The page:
Assisted Living Costs, Medicare and Medicaid
It’s no secret that assisted living costs can stretch any family budget to a breaking point. In 2017, the Genworth Cost of Care Survey found the median cost for assisted living to be $3,750 per month, breaking down to $123 per day and $45,000 per year. Fortunately, Medicare and Medicaid are available to help pay for assisted living in certain circumstances.
Learn more about these two programs and how they may be able to help your family cover assisted living costs.
Medicare: Government Health Insurance
Medicare is a national, government-funded health insurance that all Americans receive upon turning 65 years of age. In some cases, disabled people who are under 65 can also enroll in Medicare with no premiums.
Medicare does not cover assisted living costs or long-term care but can cover short-term rehabilitation care at a nursing home after a hospitalization. It can also pay for rehabilitation services and in-home therapy in some cases.
It’s important to note that Medicare will not pay for the following types of senior living care:
- Any long-term care services
- Assisted living costs
- Long-term care at a nursing home or senior living community
- Residential care homes
Medicaid: Government-Assistance for Long-Term Care
In contrast, Medicaid is the leading government-assistance program for long-term care. Provided cooperatively by the federal government and the states, the majority of the funding comes from the U.S. government. Medicaid is essentially a safety net for senior Americans who can not afford the care they need without assistance.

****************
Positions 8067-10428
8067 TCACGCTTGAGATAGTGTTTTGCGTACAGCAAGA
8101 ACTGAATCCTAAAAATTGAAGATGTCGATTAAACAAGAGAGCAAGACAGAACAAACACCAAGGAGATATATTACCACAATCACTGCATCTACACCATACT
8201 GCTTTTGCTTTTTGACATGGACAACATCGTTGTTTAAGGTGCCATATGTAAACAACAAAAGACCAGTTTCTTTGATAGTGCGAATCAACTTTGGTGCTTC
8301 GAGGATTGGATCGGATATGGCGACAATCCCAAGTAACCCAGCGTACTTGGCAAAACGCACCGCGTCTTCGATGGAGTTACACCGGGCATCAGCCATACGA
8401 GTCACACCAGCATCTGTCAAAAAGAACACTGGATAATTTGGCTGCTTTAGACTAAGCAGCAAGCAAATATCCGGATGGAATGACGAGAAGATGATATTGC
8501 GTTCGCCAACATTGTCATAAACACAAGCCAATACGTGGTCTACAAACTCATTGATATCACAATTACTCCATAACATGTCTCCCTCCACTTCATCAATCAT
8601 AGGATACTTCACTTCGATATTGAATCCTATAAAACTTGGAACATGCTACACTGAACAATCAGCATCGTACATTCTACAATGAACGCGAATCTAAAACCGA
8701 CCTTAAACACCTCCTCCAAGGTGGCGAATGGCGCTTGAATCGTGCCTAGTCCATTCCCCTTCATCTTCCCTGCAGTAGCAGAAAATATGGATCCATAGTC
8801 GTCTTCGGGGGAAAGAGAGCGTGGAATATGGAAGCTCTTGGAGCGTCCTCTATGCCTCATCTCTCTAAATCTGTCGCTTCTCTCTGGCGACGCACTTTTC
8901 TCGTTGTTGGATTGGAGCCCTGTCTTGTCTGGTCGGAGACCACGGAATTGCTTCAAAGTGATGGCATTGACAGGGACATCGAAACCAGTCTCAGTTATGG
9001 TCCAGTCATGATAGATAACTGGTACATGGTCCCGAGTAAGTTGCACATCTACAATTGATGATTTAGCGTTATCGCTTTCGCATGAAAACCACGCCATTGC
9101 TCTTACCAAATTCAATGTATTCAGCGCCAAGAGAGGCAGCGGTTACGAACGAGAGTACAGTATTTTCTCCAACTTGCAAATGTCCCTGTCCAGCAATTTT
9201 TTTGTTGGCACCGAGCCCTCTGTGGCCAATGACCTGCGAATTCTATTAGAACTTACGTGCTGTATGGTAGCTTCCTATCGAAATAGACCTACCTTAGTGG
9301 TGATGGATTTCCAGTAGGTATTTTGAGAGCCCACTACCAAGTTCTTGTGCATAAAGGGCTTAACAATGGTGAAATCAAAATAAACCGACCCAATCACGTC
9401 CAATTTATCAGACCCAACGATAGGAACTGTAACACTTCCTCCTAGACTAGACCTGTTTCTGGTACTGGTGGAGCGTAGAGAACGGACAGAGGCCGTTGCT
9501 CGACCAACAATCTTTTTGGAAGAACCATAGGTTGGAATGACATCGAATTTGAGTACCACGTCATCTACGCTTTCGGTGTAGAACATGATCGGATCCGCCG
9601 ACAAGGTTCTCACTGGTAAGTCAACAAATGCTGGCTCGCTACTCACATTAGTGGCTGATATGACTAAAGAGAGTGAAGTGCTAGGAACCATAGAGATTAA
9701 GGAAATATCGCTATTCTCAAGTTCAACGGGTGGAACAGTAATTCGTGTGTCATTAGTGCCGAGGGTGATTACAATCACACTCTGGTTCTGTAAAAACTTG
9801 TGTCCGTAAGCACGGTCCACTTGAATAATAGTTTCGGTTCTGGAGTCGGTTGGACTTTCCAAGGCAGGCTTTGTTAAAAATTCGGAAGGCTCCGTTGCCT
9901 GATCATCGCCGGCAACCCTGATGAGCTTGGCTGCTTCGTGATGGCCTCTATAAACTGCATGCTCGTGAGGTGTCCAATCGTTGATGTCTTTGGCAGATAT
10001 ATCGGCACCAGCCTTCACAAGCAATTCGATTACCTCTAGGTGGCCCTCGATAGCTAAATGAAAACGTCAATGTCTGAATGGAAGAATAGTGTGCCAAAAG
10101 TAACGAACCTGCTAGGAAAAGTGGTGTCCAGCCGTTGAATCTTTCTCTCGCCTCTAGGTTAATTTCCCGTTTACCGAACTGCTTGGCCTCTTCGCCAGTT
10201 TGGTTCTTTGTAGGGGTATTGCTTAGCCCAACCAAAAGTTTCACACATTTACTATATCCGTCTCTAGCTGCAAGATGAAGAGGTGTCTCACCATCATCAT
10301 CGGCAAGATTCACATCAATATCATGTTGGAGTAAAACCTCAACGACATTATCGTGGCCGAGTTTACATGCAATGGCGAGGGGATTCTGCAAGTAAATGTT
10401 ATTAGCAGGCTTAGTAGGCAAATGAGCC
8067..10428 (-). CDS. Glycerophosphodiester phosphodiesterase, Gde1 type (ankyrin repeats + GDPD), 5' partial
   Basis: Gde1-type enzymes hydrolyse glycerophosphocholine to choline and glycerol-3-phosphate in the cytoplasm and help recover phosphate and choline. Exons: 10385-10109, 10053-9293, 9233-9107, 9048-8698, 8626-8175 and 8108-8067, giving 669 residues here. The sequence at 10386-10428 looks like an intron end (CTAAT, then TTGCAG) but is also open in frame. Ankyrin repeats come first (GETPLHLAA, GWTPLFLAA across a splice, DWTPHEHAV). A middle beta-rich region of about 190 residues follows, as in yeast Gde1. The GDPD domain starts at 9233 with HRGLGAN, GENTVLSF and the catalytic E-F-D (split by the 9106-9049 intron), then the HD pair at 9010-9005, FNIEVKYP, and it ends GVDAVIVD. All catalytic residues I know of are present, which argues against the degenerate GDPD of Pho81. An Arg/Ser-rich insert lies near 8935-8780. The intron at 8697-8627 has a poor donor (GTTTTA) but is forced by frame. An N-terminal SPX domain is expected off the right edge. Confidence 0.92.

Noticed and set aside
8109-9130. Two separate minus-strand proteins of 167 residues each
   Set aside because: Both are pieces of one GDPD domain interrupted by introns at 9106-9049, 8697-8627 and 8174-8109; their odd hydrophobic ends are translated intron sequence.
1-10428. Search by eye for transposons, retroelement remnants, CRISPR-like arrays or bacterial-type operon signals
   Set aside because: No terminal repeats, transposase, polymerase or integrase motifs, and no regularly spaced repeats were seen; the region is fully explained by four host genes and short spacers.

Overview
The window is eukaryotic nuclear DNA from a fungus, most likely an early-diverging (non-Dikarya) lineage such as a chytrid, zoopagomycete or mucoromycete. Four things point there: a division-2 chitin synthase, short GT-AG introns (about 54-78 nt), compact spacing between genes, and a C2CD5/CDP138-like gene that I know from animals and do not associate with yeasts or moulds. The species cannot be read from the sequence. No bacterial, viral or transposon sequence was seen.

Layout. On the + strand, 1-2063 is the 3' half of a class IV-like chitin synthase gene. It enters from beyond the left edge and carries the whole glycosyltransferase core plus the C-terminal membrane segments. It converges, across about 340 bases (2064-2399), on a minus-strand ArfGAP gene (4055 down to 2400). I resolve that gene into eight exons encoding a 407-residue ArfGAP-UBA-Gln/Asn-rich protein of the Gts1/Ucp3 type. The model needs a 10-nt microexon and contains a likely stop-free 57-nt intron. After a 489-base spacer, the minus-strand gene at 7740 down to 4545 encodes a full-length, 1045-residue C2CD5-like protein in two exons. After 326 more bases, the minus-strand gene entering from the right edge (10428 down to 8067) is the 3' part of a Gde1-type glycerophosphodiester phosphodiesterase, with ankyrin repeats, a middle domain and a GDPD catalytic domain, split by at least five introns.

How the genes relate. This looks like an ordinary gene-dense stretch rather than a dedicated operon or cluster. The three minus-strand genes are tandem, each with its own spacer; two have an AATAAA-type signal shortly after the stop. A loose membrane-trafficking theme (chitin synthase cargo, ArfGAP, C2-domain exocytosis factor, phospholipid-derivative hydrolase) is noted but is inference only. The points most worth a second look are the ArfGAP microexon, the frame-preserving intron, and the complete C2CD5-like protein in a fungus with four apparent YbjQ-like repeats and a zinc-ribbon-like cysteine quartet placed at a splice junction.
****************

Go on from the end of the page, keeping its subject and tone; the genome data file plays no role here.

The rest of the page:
Like Medicare, Medicaid acts as insurance but it covers nearly every type of healthcare cost and can be used to pay for assisted living costs and long-term care. While each state has its own rules and regulations, many states allow its residents to use Medicaid to cover assisted living communities and in-home care.
Medicaid eligibility requirements are as follows:
- Allocation of almost all your existing assets goes toward care.
- Low-income earners or people with medical-related care expenses that exceed their income.
- Must reside in the state where receiving benefits.
- Permanent resident or U.S. citizenship.
Note: If married, a couple does not need to have exhausted all financial resources. The healthy spouse can usually keep the home but may still have to make significant sacrifices.
Each state has its own guidelines, so it’s important to contact a State Medical Assistance Office for more details or contact an elder law attorney who can walk you through the nuances of a Medicaid application.
How has Medicare or Medicaid helped you pay for assisted living costs? We’d like to hear your stories in the comments below.
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